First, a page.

Many web and database developers may tell you that email validation exists on your registration form or CRM system, but beware! Not all email checks are alike. For this reason, it’s important to understand the various levels of sophistication that are available to make sure the email addresses you are collecting for your business are valid and usable.
The rise and rise of the email address
With all the recent movement towards self-service portals and doing just about everything online these days, business owners need to be sure that when they ask a customer for their email address, steps are taken to avoid any errors.
Unlike a poorly formatted postal address which in some cases may still result in a successful delivery, invalid email addresses are effectively completely useless to the business collecting that information.
Whether the email address was collected over the phone, from a coupon, on a registration form, subscription form or as part of an online purchase process, an inaccurate email address can jeopardize whatever next steps there are in the process for that customer. Email addresses can be used as unique customer identifiers and in many cases they represent the primary method of communication following an online transaction.
So what can be done to make sure that the email address that enters your database is correct?
The 5 layers of email address verification:
- Check for valid syntax
The most common form of email validation. Is there an “@” sign? Are there forbidden characters such as a space or asterisk? Are there the necessary numbers of characters, e.g not firstname.lastname@example.org? This level of validation may help to improve the quality of email addresses you are collecting but there’s much more you can do.
- Check for spelling mistakes
This is another common method. Often forms will request users to ‘confirm email address’ to check to see if both addresses match. If you’ve never copied-and-pasted into this field I have news for you: lots of people do!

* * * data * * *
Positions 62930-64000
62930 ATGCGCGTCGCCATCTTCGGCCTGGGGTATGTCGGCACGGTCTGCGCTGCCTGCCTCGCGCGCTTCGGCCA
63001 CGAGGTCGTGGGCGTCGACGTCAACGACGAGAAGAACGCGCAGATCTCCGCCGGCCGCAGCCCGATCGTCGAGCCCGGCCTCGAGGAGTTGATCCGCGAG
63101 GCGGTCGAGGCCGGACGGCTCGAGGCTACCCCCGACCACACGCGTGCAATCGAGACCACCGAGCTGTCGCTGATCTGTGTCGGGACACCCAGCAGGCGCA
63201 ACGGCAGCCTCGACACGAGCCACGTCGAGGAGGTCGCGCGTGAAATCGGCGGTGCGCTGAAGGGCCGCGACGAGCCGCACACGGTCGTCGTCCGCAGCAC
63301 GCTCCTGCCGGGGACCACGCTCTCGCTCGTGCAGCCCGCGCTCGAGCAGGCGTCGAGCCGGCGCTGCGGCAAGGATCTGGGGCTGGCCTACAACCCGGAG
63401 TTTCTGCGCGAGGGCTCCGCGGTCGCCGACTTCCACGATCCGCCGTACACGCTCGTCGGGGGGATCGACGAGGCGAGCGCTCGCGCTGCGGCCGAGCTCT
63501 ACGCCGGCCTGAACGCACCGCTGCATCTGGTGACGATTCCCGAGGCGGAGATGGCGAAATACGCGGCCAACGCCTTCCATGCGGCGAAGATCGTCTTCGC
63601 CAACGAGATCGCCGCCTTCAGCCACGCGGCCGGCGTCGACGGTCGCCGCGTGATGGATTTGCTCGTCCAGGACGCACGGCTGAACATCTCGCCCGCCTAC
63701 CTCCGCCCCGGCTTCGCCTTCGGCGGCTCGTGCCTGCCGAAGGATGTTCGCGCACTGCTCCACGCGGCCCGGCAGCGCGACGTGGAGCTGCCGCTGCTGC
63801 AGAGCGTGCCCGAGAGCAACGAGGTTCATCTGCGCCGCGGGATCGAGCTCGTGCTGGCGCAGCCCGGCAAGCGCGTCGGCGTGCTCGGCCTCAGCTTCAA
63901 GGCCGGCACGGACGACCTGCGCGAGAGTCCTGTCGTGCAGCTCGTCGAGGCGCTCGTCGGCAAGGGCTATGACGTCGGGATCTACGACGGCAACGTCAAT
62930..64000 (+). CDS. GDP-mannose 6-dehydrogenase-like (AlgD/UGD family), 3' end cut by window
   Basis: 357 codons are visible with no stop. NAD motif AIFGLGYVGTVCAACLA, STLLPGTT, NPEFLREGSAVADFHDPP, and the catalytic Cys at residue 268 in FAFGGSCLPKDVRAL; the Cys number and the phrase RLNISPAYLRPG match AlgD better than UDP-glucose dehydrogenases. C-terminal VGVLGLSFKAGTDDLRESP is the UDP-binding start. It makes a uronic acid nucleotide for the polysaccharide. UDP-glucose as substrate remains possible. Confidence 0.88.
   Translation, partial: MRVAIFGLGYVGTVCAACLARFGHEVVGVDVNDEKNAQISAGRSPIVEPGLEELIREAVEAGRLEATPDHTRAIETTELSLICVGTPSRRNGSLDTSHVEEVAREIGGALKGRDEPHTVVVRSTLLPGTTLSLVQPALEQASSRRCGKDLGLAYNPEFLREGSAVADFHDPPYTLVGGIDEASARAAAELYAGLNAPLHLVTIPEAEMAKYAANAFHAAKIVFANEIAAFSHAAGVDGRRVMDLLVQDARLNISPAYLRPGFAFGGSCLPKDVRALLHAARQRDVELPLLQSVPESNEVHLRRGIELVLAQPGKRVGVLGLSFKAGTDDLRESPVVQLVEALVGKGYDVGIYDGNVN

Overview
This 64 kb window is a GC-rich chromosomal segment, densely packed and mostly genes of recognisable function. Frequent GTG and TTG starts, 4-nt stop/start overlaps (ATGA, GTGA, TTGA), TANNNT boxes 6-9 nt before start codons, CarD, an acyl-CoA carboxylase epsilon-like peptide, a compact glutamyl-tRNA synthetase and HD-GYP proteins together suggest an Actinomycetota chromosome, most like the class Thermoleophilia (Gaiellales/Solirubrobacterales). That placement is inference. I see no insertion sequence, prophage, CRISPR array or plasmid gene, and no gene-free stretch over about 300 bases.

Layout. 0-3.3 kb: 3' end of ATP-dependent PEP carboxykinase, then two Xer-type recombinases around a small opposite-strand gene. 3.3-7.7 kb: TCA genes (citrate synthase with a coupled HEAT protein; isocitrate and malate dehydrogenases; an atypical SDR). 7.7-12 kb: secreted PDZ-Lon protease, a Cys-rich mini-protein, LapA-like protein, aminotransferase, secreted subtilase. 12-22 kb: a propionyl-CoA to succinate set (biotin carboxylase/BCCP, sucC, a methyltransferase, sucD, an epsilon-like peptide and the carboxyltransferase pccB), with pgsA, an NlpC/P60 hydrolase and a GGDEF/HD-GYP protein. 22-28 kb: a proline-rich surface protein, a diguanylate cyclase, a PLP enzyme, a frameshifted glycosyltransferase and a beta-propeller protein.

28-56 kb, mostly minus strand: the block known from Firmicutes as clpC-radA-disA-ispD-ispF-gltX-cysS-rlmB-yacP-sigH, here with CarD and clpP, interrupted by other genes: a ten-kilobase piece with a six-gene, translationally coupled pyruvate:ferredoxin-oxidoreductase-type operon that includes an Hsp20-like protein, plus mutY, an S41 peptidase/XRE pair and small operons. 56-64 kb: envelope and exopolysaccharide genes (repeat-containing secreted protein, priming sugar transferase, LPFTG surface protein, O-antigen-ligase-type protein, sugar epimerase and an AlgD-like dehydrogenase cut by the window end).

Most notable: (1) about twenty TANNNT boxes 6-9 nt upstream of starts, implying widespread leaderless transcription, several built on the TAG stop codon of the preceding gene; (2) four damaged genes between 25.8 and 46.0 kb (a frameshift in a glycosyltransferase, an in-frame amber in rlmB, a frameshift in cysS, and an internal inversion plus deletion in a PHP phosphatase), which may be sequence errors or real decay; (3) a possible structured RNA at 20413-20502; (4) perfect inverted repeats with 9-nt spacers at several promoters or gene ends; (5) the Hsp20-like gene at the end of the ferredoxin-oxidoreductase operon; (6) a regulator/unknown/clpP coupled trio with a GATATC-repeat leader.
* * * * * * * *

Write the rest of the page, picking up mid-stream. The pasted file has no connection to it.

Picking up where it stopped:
- Check domain validity
Now things are getting interesting. Many domains do not accept or transmit email. For some this is overtly defined while for others the necessary functionality may just not have been turned on. A good instance of this might be recently purchased domains.
- Check against a list of known spammers
This one is a little-known trick that can help to weed out illegitimate registrations. Some providers of email verification have master lists of known spammers and fake email addresses like email@example.com for example. Defending against these addresses can help prevent fraudsters and time wasters from spoiling your data.
- Check the user name
Finally we come to the pinnacle of email verification. Many email servers are configured to allow the existence of an email account to be verified, without a fully-formed email being sent or received. Enforcing this layer, in combination with layers 1-4 above should give you the best possible chance of making sure you get a deliverable email address when you ask for one.
What level are you using?
Talk to your developers and find out what layer of sophistication you have reached regarding email validation. You might be surprised. Even more importantly, did I miss anything? Let me know by joining the conversation on our QAS forum.